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The laws regarding the circumstances under which the medical examiner must conduct an inquest (inquiry into the cause of death) or under which a person may request an autopsy vary from state to state, and are usually located in a state’s statutes. The following information is generally applicable to inquests and private autopsies.


If a person dies in a county with a medical examiner, the medical examiner (or authorized deputy) must conduct an inquest under the following circumstances: (1) when a person dies within 24 hours after being admitted to a hospital or institution, or dies in prison or jail; (2) when a person is killed, or dies from an unnatural cause of death (unless executed by the state for a crime), or dies without one or more good witnesses; (3) when the body or a body part of a person is found, and the cause or circumstances of death are unknown; (4) when the circumstances of the death of any person lead to suspicion the person died by unlawful means; (5) when any person commits suicide, or the circumstances of the person's death lead to suspicion the person committed suicide; (6) when a person dies without having been attended by a duly licensed and practicing physician, and the local health officer or registrar required to report the cause of death does not know the cause of death; (7) when the person is a child who is younger than six years of age and the death is reported to child welfare services; and (8) when a person dies who has been attended immediately preceding his death by a duly licensed and practicing physician or physicians, and such physician or physicians are not certain as to the cause of death and are unable to certify with certainty the cause of death.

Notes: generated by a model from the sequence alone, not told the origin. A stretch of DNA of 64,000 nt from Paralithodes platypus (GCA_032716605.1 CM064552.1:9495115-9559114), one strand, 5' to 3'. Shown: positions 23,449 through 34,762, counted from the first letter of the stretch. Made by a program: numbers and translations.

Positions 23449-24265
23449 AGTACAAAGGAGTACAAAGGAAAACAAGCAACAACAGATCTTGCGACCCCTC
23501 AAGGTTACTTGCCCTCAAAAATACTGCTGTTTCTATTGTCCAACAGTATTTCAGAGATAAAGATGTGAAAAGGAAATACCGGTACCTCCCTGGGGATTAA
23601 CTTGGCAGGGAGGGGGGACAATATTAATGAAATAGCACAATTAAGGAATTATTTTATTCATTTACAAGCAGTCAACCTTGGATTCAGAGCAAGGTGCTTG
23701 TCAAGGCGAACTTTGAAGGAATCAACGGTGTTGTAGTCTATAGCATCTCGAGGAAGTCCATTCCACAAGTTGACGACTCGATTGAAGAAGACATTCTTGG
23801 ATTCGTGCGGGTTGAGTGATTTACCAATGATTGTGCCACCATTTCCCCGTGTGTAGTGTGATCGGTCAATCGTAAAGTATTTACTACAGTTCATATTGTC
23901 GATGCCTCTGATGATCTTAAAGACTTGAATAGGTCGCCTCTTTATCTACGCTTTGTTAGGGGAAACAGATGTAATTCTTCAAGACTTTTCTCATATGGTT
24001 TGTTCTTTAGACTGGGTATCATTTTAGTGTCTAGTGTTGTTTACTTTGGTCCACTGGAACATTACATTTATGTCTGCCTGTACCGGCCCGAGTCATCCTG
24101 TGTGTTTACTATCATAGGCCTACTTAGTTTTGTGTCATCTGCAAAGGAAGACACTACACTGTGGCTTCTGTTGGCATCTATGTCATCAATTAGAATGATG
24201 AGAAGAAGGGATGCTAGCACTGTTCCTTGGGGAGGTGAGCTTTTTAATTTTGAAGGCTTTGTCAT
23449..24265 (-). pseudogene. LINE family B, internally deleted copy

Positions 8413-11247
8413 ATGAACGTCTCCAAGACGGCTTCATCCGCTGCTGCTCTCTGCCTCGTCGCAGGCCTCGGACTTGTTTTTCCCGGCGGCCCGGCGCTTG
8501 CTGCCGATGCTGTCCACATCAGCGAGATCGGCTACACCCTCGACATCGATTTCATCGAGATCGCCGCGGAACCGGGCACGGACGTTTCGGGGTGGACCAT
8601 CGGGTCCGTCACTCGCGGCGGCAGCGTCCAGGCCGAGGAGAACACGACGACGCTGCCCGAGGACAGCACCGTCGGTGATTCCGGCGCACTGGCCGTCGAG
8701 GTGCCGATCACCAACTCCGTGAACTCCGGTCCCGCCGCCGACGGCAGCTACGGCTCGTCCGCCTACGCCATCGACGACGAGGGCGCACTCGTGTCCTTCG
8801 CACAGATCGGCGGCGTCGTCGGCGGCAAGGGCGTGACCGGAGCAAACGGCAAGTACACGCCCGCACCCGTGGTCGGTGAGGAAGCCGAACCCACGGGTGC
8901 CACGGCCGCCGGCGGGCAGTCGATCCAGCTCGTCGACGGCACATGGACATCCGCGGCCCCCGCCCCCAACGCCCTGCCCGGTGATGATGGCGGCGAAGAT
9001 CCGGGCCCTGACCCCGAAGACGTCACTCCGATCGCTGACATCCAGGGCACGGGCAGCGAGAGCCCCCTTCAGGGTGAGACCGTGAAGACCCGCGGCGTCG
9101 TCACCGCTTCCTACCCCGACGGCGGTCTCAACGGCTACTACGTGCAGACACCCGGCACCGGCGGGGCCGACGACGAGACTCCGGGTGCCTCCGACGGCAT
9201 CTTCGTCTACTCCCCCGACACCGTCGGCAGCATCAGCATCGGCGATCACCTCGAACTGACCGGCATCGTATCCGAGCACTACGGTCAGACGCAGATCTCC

Private Autopsy

Consent for a postmortem examination or autopsy often may be given by any member of the following classes of persons who is reasonably available, in the order of priority listed: (1) the spouse of the decedent; (2) the person acting as guardian of the person of the decedent at the time of death or the executor or administrator of the decedent's estate; (3) the adult children of the decedent; (4) the parents of the decedent; and (5) the adult siblings of the decedent.

In Texas, the Code of Criminal Procedure mandates that a medical examiner or justice of the peace conduct an inquest into a death under certain circumstances. These include deaths occurring within 24 hours of hospital admission, in prison or jail, from unnatural causes, without witnesses, under unknown circumstances, by suspected unlawful means, by suspected suicide, without medical attendance, in children under six reported to child welfare, or when attended by a physician who cannot certify the cause of death. Regarding private autopsies, Texas law allows for consent to be given by the next of kin in a specific order of priority: first, the spouse; then the guardian, executor, or administrator; followed by adult children, parents, and finally, adult siblings of the deceased. This consent hierarchy is crucial when a private autopsy is requested, and it is typically outlined in the Texas Health and Safety Code.

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